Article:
Miranda sat down with W Magazine for an interview and a new (stunning, gorgeous, breath-taking) photoshoot. I’ve added part of the interview below, but be sure to head to wmagazine.com to finish reading and show support!
It’s four hours before Miranda Lambert is due onstage at the BOK Arena in Tulsa, and she’s running late. She’s on her tour bus stuck in traffic, driving the two and a half hours from her farm in Tishomingo, Oklahoma, where she lives when she’s not crisscrossing America headlining sold-out shows. Five years ago, Lambert bought the 750-acre property because it was 10 miles away from the 1,200-acre spread of country superstar Blake Shelton, her then boyfriend. Although Shelton and Lambert got married a year ago, making them country music’s reigning power couple, Lambert didn’t sell her farm. “Hell no,” she tells me later. “We mostly live at Blake’s, but, if you’re pissed, 10 miles away is far enough. If we have a fight, I can say, ‘Go home’ or ‘I’m going home.’?”
That tough-chick-in-a-soft-package persona is Lambert’s particular brand of girl power. From the beginning of her career, playing bars in her native Texas, Lambert, now 28, advocated an aggressive sort of female empowerment in her songs. She didn’t write the usual break-up-and-shed-a-few-tears tunes—instead, the woman in Lambert’s songs got her dignity back by torching his house and packing a gun. The message in her music has always been consistent: Be strong, be true to yourself, and don’t be afraid to take on a man. “I ain’t the kind you take home to mama,” Lambert sings in “Heart Like Mine,” her hit from 2011. “I ain’t the kind to wear no ring.”
And yet, while she stomps and rages, Lambert is an appealing contradiction. In the great tradition of country women like Loretta Lynn, Lambert is curvy and could look like the cheerleader she was in high school, but she resists the stereotype. “The tough-girl thing comes naturally to me,” she says. “When I started out, I’d only wear jeans and tank tops. No dresses. I didn’t want these dudes in the bars that I was playing to look me up and down because I’m a blonde girl with blue eyes. I wanted to be heard, not seen. That’s how it all started.”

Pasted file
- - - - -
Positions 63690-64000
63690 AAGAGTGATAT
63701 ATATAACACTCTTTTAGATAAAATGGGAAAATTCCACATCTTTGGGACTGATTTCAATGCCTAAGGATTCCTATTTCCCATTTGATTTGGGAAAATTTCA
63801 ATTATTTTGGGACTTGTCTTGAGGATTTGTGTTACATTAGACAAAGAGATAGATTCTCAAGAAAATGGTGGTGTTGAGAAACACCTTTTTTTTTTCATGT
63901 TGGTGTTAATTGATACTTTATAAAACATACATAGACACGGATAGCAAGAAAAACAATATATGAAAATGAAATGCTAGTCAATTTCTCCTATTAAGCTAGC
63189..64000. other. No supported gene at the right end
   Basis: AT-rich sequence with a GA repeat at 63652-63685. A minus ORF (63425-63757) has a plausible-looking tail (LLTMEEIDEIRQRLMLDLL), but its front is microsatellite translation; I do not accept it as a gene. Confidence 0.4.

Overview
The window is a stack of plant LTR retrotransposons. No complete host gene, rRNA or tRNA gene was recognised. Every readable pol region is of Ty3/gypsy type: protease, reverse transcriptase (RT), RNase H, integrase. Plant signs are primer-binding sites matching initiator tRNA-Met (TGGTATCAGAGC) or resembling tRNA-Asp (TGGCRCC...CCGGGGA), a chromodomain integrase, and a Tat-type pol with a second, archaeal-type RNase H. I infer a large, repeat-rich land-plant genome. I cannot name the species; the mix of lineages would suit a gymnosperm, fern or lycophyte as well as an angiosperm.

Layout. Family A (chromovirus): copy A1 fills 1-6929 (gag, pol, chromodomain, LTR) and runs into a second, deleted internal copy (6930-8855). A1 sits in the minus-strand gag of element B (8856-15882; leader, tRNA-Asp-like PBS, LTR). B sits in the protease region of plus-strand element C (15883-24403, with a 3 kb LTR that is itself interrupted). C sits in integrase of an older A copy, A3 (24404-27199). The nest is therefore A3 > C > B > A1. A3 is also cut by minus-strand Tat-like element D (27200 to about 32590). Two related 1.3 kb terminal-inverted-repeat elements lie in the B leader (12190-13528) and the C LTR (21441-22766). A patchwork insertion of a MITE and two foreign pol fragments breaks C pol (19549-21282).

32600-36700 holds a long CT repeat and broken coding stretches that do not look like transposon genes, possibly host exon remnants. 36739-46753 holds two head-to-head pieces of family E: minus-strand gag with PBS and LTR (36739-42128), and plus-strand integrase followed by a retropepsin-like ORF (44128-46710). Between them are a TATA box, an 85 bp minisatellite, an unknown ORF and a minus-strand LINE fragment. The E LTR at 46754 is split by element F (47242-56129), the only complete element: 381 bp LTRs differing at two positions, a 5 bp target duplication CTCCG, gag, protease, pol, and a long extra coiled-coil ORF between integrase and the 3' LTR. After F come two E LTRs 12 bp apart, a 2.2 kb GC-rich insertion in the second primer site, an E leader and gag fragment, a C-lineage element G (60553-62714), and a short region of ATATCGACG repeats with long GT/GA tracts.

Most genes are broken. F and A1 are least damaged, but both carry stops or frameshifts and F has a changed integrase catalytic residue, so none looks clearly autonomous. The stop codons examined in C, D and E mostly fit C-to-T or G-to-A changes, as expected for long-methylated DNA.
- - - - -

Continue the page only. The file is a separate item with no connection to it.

When Lambert first appeared on the scene, country music, which, unlike any other genre, exists in an old-school, pre-Napster, radio-rules-and-fans-buy-records time warp, did not know what to think of her. She didn’t fit any of the usual molds: Her singing and stance were a little too rock ’n’ roll for conventional country radio. If anything, country was going in a softer, more pop direction. Female artists like Shania Twain, who was really a mainstream Top 40 singer masquerading as a country artist, had opened the door for new superstars like Carrie Underwood, who in 2005 won season four’s American Idol, and Taylor Swift, who pushed a much friendlier form of self-acceptance than Lambert did. It is nearly impossible to imagine Swift, who grew up wealthy on a Christmas tree farm in Pennsylvania, aiming a gun at an errant lover. Still, Swift and her catchy, almost anthemic songs about teenage angst transformed country music. Her 2008 album, Fearless, was a multiplatinum, award-winning crossover hit. “Taylor Swift is a pop singer,” Lambert tells me. “But she really helped country music. When she hit, I was thinking, Thank God Taylor’s out there to show people we’re not cheesy. Some people still think that country music is twangy and cheesy, and they pigeonhole us. But I thought if they’re looking for Taylor’s videos or songs, they might see or hear other people they like. If her fans are watching for her, they might like me too.”